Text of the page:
Teaching is Lighting a Fire

The physical, mental, and emotional action of teaching is pivotal to the professional pursuit of academia, writes Santiago Íñiguez.

There are two fictional characters in films related to education that attract the admiration and affection of most of us.

One is Professor John Keating, portrayed by a splendid Robin Williams in the film Dead Poets Society, directed by Peter Weir and released in 1995. The character, Keating, embodies several key values and principles that serve as the foundation of his teaching philosophy. He encourages his students to think for themselves and challenge the status quo, to stand up for their beliefs and embrace their individuality. He inspires them to break free from societal expectations and pursue their passions and dreams. He instills the love for the humanities, literature, and poetry, and promotes critical thinking and intellectual curiosity. Indeed, Keating believes in the transformative power of education and pursues it, as good educators do. Unfortunately, this story does not end well: he is confronted by the rigidity of old-fashioned conventions and is dismissed.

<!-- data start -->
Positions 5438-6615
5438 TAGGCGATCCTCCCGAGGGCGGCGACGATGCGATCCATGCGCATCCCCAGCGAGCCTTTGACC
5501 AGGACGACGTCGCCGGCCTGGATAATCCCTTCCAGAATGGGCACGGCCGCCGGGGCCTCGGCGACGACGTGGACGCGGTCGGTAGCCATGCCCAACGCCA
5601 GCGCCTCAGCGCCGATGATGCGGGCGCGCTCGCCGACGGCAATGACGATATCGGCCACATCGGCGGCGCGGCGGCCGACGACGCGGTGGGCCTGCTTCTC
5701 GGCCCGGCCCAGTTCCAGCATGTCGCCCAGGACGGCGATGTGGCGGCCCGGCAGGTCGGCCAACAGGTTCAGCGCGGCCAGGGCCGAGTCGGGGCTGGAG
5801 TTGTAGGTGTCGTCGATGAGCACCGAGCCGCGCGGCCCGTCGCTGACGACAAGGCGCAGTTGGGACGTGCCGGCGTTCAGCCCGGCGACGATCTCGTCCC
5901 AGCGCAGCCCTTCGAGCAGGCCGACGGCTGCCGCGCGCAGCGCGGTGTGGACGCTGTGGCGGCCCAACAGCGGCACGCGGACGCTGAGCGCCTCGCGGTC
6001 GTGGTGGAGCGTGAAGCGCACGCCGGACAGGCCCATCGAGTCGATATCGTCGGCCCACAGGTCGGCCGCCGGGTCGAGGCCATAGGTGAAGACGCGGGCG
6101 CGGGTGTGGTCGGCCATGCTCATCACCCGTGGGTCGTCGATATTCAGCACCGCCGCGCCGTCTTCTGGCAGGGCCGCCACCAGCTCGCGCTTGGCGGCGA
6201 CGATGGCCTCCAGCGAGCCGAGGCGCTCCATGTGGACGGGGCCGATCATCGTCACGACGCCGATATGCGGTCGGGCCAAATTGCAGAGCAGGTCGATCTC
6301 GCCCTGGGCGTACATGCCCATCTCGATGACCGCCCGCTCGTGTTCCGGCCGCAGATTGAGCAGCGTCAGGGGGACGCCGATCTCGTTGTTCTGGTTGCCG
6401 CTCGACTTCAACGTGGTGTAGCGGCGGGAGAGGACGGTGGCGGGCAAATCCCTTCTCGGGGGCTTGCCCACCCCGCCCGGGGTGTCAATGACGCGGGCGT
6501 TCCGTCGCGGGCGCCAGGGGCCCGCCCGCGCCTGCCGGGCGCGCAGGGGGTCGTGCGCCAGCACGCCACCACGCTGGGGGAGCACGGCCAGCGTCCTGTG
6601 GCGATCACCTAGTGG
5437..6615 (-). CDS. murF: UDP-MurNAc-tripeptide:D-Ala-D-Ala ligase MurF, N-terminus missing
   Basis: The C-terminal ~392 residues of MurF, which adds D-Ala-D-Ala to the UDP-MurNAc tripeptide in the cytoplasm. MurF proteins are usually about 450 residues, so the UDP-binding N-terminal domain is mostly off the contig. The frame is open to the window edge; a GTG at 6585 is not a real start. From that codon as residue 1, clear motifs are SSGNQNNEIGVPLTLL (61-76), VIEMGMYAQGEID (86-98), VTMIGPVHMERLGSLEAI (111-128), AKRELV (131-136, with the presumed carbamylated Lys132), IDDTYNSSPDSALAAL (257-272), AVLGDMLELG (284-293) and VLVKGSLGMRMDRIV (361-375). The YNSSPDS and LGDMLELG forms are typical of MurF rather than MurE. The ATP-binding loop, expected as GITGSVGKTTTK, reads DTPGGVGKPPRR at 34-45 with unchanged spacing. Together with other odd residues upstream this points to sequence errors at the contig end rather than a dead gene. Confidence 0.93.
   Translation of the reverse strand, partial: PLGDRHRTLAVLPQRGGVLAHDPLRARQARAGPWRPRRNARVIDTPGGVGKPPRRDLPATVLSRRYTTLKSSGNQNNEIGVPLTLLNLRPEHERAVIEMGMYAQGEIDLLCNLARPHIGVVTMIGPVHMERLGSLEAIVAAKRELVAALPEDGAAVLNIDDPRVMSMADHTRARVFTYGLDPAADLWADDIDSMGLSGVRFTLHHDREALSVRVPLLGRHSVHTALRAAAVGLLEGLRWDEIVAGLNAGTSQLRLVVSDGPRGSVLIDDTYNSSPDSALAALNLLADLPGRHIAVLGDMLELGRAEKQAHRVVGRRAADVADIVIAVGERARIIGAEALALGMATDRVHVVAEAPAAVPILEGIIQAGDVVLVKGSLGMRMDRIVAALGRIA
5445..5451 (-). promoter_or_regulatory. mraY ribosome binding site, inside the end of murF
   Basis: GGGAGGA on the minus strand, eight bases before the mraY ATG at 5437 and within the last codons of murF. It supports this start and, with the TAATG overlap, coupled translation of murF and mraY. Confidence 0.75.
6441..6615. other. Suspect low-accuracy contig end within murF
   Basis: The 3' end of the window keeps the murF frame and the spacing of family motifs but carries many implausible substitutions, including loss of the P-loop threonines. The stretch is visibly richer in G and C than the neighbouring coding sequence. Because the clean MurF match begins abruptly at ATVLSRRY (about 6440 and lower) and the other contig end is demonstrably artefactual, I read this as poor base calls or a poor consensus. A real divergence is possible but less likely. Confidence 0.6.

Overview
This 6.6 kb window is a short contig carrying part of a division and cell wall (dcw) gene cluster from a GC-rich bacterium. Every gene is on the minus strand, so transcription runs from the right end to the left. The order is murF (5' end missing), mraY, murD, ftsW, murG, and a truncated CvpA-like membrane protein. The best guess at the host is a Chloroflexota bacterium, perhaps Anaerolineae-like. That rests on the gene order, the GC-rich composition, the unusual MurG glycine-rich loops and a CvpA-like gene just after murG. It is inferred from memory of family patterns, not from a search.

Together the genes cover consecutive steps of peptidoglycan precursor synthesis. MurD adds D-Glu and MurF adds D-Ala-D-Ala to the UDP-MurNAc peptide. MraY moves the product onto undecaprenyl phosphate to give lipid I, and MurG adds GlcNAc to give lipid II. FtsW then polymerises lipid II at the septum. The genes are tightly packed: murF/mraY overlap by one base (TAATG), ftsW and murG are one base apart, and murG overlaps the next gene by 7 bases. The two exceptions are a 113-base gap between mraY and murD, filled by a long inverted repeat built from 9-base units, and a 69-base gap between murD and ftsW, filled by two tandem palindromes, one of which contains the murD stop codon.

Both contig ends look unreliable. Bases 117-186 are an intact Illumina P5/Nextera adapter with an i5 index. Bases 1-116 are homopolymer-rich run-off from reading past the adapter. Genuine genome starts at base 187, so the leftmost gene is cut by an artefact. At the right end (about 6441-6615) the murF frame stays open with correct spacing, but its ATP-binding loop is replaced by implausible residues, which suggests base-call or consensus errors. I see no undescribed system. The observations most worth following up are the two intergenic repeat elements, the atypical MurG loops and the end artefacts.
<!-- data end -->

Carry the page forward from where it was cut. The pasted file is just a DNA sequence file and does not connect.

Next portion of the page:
Another inspiring fictional educator is Katherine Watson, played by Julia Roberts in the 2003 movie Mona Lisa Smile, directed by Mike Newell. A professor of History at the prestigious Wellesley College in the 1950s, Watson is a progressive and feminist intellectual who challenges the traditional gender roles and encourages her female students to think beyond societal norms. She fosters a sense of creativity and artistic expression among her students, values diversity of thought and background, inspiring her students to learn about different cultures and broaden their horizons. She challenges them to develop their own ideas and opinions rather than simply accept the traditional, prescribed roles for women. Some decades have passed since the timeline of this film, but we still need many more Watsons in the education world who may inspire female students, for example in the fields of Management, STEM, and even Philosophy.